In the concert business, financial details are the rough equivalent of CIA dossiers.
Entertainers, promoters, agents and facility managers almost uniformly decline to comment when it comes to cash and customers.
They're trying to protect competitive bidding, contractual riders, secrecy about financial guarantees and egos.
For Fred C. Godinez III, though, it's more a matter of family pride. Especially when it involves Vicente Fernandez.
The Stockton-born promoter is openly excited that Fernandez's Nov. 17 show at Stockton Arena -- part of "El Rey's" 26-city "farewell" tour -- is sold out.
"We're gonna gross $1 million," Godinez said. "That hasn't been done before for a single (arena) show."
A spokesperson for SMG, which manages the arena, couldn't confirm that: "My formal answer is I won't deny what he's saying."
Receipts from Fernandez's show, being staged by Godinez's Latin Entertainment, will improve the facility's profile, too.
The seven-year-old venue ranks 113th in the world in ticket sales for the first three-quarters of 2012, according to Pollstar, a Fresno-based publication that monitors the concert industry. That ranks the arena 61st in the U.S. with 73,031 tickets sold.
The seven Cirque du Soleil shows (Oct. 17 to 21) should combine with Fernandez's sell-out to elevate the arena's Pollstar ranking.
"We're excited," said Mike Cera, the building's general manager. "It's the first time we broke into the top 200. That's pretty solid. We hope to finish strong."
For Godinez, the Fernandez thing gets personal.
He's carrying on the tradition of his father, Fred Jr., who passed away in 2010. His dad first brought Fernandez -- "El Rey," an icon of traditional Mexican ranchera music -- to Stockton in 1977.
He promoted nine Fernandez shows at the San Joaquin County Fairgrounds and two at University of the Pacific's Spanos Center.
Godinez, 43, worked on his first Vicente show in 2005 at San Francisco's Cow Palace. He since has helped promote and stage 67 of them.
He's proudest of the sold-out Stockton series: Mother's Day shows in 2007 (9,300), 2008 (11,600) and 2009 (9,200). The 2012 full house is 11,786.
A Stockton native who graduated from Franklin High School and California State University, Stanislaus, Godinez knows his turf. He's been meticulous about arranging "exclusive" regional dates and promoting them properly.
"I learned very early," he said. "My father had a saying: 'Even if you bring me the Pope, if nobody knows he's coming nobody's gonna go.'
"People think I'm crazy announcing in Chico, but we sold 1,013 tickets in Yuba County."
He sold 700 tickets in Fresno, though Fernandez performs there a day before his Stockton show.
Then there was 2010, when LiveNation "bought" Fernandez's tour, offering a reported guarantee of $150,000 more per show. Godinez and other regional promoters were bypassed.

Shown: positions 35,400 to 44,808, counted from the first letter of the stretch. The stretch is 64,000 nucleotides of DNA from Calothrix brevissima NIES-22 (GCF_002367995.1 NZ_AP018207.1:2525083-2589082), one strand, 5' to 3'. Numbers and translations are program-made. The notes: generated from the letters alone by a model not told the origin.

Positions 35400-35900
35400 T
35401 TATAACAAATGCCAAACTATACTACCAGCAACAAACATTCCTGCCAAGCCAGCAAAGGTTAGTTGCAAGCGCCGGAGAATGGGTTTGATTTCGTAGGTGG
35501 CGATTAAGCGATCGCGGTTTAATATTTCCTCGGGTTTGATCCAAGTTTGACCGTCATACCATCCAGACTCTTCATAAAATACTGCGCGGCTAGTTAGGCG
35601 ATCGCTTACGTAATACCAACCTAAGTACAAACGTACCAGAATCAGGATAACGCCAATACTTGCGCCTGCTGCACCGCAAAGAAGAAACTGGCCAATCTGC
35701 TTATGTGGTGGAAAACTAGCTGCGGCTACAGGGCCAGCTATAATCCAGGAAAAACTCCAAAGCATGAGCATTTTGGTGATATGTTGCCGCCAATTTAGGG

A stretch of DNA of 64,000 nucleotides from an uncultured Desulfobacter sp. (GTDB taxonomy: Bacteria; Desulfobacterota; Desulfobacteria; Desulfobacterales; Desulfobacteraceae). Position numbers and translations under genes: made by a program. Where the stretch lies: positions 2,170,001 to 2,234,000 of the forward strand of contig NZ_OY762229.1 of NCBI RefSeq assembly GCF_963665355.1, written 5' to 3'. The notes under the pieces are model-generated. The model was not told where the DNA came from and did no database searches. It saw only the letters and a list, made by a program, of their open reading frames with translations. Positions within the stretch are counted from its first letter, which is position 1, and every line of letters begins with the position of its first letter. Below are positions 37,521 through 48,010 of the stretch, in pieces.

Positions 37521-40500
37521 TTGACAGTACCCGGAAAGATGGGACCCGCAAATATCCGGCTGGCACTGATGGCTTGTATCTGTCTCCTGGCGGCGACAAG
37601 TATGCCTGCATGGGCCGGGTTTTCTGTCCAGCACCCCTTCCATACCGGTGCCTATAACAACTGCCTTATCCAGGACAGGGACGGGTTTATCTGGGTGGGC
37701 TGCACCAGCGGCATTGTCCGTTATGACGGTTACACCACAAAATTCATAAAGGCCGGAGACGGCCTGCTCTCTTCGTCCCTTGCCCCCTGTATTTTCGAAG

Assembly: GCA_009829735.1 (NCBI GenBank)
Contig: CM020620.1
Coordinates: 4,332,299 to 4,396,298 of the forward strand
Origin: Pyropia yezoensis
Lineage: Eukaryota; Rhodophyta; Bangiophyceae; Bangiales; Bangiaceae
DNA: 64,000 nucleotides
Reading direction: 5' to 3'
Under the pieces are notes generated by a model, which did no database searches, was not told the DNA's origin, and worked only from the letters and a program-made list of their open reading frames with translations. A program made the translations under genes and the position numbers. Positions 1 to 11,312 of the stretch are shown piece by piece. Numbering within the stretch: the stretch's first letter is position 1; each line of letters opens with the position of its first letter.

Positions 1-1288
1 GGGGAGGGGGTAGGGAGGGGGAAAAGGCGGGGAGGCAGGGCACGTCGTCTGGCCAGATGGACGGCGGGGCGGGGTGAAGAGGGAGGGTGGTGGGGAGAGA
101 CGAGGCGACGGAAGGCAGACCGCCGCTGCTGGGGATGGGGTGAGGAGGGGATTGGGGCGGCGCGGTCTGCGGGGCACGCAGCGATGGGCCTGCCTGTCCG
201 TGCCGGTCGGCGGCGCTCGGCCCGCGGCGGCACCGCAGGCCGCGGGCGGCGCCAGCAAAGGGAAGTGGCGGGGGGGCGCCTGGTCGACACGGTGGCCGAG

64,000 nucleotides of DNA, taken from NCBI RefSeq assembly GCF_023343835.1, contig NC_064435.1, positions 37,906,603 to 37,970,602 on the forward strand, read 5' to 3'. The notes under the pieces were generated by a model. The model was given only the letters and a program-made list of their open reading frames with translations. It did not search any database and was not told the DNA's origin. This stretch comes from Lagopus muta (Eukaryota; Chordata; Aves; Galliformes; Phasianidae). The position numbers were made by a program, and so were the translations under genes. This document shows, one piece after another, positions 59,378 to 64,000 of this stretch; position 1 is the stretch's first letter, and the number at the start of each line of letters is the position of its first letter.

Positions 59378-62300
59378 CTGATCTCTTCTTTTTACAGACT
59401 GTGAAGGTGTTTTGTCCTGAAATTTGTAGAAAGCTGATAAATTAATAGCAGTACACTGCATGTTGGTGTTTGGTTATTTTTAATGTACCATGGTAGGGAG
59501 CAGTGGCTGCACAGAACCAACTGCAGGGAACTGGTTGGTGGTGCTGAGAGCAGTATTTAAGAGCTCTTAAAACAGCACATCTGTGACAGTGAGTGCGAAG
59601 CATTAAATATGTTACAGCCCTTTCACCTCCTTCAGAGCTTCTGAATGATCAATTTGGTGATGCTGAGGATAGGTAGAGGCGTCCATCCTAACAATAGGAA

"It was an interesting experience to be shunned out by such a large company," Godinez said. "A lot of opinions were formed on how major conglomerates operate."
None were very positive. Fernandez's Stockton show -- not on Mother's Day and competing with other Northern California dates -- flopped to 5,500.
Godinez said LiveNation -- a Beverly Hills-based conglomerate that merged with Ticketmaster in 2010 -- jacked up ticket prices to offset the guarantee.
"The whole tour flopped," Godinez said. "They took him to all the places where he'd had tremendous success and raised ticket prices 40 percent.
"We always brought Vicente to California, regardless of where -- the Bay Area, L.A. Fresno, Stockton -- and had a few thousand tickets at $50. LiveNation started at $80."
While "high-end" seats sold by Godinez cost $175 or $185, LiveNation bumped that to $250.
"They tried Las Vegas-style pricing all over country," Godinez said. "It didn't work."
This year, the price range at Stockton Arena is $49 to $175 (before surcharges).
Despite his demonstrated record of success with Fernandez, Godinez wasn't certain Stockton would be included on the 74-year-old legend's final tour. Especially with his son, Vicente Fernandez Jr., opening: "I didn't think there was a chance in hell I'd get Stockton and Fresno" -- two of the tour's least-populous cities -- "but I knew I had a chance.
"It's due to his close ties with the public. Stockton always has treated him well. He wanted to prove that 2010 was a fluke. It wasn't of his doing. It was the ticket prices."
Godinez said it's good for the city's economic base. It'll also help the arena and city's public image.
"What it showcases is the attendance we're bringing in," Cera said of the Pollstar ranking, which doesn't include sports or competitive events. "If we bring people into the venue, we can bring in shows and the people will come."
"For a single show, bringing that much revenue to the city, it's not just ticket sales," Godinez said. "Try to find a hotel room in Stockton that weekend. A lot of people are coming in because it's a Saturday night. That's unheard of. It's always expected to be a Sunday.
"We're happy. Ecstatic. The public's gonna have a great show. Vicente has family in Tracy. He knows his fan base."
For his "farewell" tour, Fernandez also is rewarding the savvy and loyalty of Godinez and independent promoters proud to say their show is a $1 million sell-out. Unofficially, that is.
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